Research Study – Guidelines
Thornton, an adult educator, organized and offered these community-based the guided autobiography workshops that provided the informal educational method and format for participant to discover their personal stories, exploring then and now, understanding past events in the present, and their goals of sharing their stories with family and others. Collins, with studies in educational research and program evaluation, established guidelines for data coding and analysis in QDA Minor, Provalis Research. This pairing of educational views on the context of learning in these workshops led to a productive interplay in conceptualizing and coding participant statements as learning processes or outcomes and as expanding or consolidating experiences.
Thornton explored initially participant’s learning statements as process or outcomes and then as expanding or consolidating. events. Collins explored typically from outcomes to emerging processes mixed with expanding and consolidating experiences. The list of topics or themes in the learning report expanded as the study developed, each likely containing sub-categories to be identified. The only agreed protocol initiated at the beginning of the coding process, and sustained throughout the study, required that all learning reports be formatted so coding was applied to each sentence or independent phrase, which accounts for the format of the learning reports by Case # in the Part 3 of the book.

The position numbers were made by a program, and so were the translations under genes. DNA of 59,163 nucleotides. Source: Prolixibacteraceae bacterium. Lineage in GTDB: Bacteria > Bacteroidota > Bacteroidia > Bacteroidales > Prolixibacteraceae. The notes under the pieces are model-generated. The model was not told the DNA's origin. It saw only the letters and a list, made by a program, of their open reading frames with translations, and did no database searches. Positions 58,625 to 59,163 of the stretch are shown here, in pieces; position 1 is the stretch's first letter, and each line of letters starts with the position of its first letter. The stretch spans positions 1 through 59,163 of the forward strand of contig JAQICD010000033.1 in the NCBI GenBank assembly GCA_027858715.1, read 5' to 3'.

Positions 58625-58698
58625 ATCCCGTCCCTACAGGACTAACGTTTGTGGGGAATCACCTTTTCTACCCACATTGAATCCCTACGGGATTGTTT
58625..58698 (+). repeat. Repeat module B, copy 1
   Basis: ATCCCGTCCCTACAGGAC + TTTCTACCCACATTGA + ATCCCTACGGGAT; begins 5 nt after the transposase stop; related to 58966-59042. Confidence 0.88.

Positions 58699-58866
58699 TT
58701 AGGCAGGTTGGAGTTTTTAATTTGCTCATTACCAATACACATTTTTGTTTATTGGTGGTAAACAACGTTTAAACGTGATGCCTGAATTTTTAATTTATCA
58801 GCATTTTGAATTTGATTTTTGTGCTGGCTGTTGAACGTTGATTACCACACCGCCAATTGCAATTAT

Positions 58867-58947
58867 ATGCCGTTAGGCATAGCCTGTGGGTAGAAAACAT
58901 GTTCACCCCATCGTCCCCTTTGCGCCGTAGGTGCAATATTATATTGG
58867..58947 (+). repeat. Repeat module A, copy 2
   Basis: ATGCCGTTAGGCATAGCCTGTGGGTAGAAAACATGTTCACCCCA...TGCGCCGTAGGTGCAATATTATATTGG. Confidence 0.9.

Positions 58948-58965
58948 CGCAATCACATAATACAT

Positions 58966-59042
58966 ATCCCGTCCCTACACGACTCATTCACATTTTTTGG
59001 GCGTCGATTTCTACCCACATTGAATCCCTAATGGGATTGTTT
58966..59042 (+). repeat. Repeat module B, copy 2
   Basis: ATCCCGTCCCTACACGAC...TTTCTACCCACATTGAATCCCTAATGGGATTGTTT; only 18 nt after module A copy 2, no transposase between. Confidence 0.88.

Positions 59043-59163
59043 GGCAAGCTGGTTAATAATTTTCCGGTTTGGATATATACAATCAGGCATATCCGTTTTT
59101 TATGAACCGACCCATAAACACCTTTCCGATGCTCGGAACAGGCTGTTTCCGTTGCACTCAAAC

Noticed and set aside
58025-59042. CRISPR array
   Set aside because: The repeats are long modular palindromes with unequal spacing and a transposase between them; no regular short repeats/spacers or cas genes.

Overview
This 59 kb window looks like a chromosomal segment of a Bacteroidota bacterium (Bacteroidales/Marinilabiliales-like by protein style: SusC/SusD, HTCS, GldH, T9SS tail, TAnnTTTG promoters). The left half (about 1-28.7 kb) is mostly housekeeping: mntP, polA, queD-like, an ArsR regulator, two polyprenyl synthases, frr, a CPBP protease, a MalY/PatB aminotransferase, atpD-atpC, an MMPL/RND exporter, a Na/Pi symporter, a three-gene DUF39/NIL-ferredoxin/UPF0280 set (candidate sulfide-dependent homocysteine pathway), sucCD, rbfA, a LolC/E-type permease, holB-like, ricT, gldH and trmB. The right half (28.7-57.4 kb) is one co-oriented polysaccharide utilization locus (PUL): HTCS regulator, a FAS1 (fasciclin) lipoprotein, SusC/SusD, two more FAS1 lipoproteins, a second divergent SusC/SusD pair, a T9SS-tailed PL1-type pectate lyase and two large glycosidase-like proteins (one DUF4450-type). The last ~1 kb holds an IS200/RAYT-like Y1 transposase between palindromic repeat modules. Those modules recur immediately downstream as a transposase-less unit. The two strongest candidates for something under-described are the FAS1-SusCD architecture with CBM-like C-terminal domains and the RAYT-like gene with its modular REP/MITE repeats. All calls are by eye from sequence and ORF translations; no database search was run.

The co-investigator’s complementary interests led them to undertake this exploratory study of participants’ learning scripts, initially, in their individual ways: (a) coding participant’s learning experiences as process or outcome, or (b) coding topics and themes they identified in the learning scripts, and (c) mostly, fluctuating between (a) and (b). The research project opens the window on the scope of learning processes and outcomes, enhancing growth and development that older adults experienced and reported by telling their stories in communities of peers and writing on topics and themes most meaningful to them: what they know, what they were seeking, where to begin, and where they hoped to go. And they migrated back and forth, up and down, into and out of their autobiographical experiences.
There are many resources, source books and reference guides, available regarding adult learning and programming adult education activities. Much of the literature is prepared for leaders and teachers and academics with a focus on better teaching for better learning. This book is focused on documenting individual’s reports of their learning experiences and their views on how, that and what they are learning, which also reveals the views on how others learn. An individual’s learning experiences in these guided autobiographical groups also reveals how various experiences enhance the collective and collaborative make-up in social learning groups. Social groups and peer learning are essential to expanding older adults’ abilities in three major areas of growth and development – learning to learn, learning for growth, and learning for healthy well-being (Thornton, 2003a; 2003b). The research study provides a view of older adult learners that focuses on individual learning capacities as self-learners, the importance of group collaboration (Yorks & Kassel, Summer, 2002), and the social situations of self-group learning (Lave and Wenger, 1990).
The book is intended for further qualitative research studies in adult learning, adult education methods, and the social, psychological and health sciences that explore adult development and meaning-making in their disciplines and professional activities.